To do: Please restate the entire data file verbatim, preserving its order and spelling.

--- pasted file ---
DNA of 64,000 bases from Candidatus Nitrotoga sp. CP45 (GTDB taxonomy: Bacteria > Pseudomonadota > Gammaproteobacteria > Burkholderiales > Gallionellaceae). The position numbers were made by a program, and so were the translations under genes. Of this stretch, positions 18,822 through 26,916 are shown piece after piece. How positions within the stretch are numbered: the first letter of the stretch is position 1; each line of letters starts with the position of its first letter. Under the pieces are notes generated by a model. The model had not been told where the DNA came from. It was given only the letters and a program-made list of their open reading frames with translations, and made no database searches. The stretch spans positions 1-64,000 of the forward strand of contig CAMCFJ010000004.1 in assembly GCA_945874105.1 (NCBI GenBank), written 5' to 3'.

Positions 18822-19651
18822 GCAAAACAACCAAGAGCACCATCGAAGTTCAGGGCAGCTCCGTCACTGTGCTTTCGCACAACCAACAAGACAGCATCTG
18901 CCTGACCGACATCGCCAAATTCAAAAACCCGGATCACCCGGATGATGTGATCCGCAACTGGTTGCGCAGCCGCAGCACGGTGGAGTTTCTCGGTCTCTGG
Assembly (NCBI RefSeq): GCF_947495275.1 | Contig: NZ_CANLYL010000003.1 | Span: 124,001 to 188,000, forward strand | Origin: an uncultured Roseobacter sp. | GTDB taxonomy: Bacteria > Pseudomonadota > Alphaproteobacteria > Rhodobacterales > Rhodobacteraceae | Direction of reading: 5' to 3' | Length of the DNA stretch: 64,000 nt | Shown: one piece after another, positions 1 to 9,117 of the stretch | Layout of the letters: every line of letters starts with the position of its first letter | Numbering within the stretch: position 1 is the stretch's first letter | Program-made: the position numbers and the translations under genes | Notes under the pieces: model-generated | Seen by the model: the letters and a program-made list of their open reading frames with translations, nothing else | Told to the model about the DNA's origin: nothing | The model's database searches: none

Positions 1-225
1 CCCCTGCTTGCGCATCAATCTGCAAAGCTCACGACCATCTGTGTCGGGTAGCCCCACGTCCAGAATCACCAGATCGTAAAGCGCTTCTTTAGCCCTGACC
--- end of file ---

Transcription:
DNA of 64,000 bases from Candidatus Nitrotoga sp. CP45 (GTDB taxonomy: Bacteria > Pseudomonadota > Gammaproteobacteria > Burkholderiales > Gallionellaceae). The position numbers were made by a program, and so were the translations under genes. Of this stretch, positions 18,822 through 26,916 are shown piece after piece. How positions within the stretch are numbered: the first letter of the stretch is position 1; each line of letters starts with the position of its first letter. Under the pieces are notes generated by a model. The model had not been told where the DNA came from. It was given only the letters and a program-made list of their open reading frames with translations, and made no database searches. The stretch spans positions 1-64,000 of the forward strand of contig CAMCFJ010000004.1 in assembly GCA_945874105.1 (NCBI GenBank), written 5' to 3'.

Positions 18822-19651
18822 GCAAAACAACCAAGAGCACCATCGAAGTTCAGGGCAGCTCCGTCACTGTGCTTTCGCACAACCAACAAGACAGCATCTG
18901 CCTGACCGACATCGCCAAATTCAAAAACCCGGATCACCCGGATGATGTGATCCGCAACTGGTTGCGCAGCCGCAGCACGGTGGAGTTTCTCGGTCTCTGG
Assembly (NCBI RefSeq): GCF_947495275.1 | Contig: NZ_CANLYL010000003.1 | Span: 124,001 to 188,000, forward strand | Origin: an uncultured Roseobacter sp. | GTDB taxonomy: Bacteria > Pseudomonadota > Alphaproteobacteria > Rhodobacterales > Rhodobacteraceae | Direction of reading: 5' to 3' | Length of the DNA stretch: 64,000 nt | Shown: one piece after another, positions 1 to 9,117 of the stretch | Layout of the letters: every line of letters starts with the position of its first letter | Numbering within the stretch: position 1 is the stretch's first letter | Program-made: the position numbers and the translations under genes | Notes under the pieces: model-generated | Seen by the model: the letters and a program-made list of their open reading frames with translations, nothing else | Told to the model about the DNA's origin: nothing | The model's database searches: none

Positions 1-225
1 CCCCTGCTTGCGCATCAATCTGCAAAGCTCACGACCATCTGTGTCGGGTAGCCCCACGTCCAGAATCACCAGATCGTAAAGCGCTTCTTTAGCCCTGACC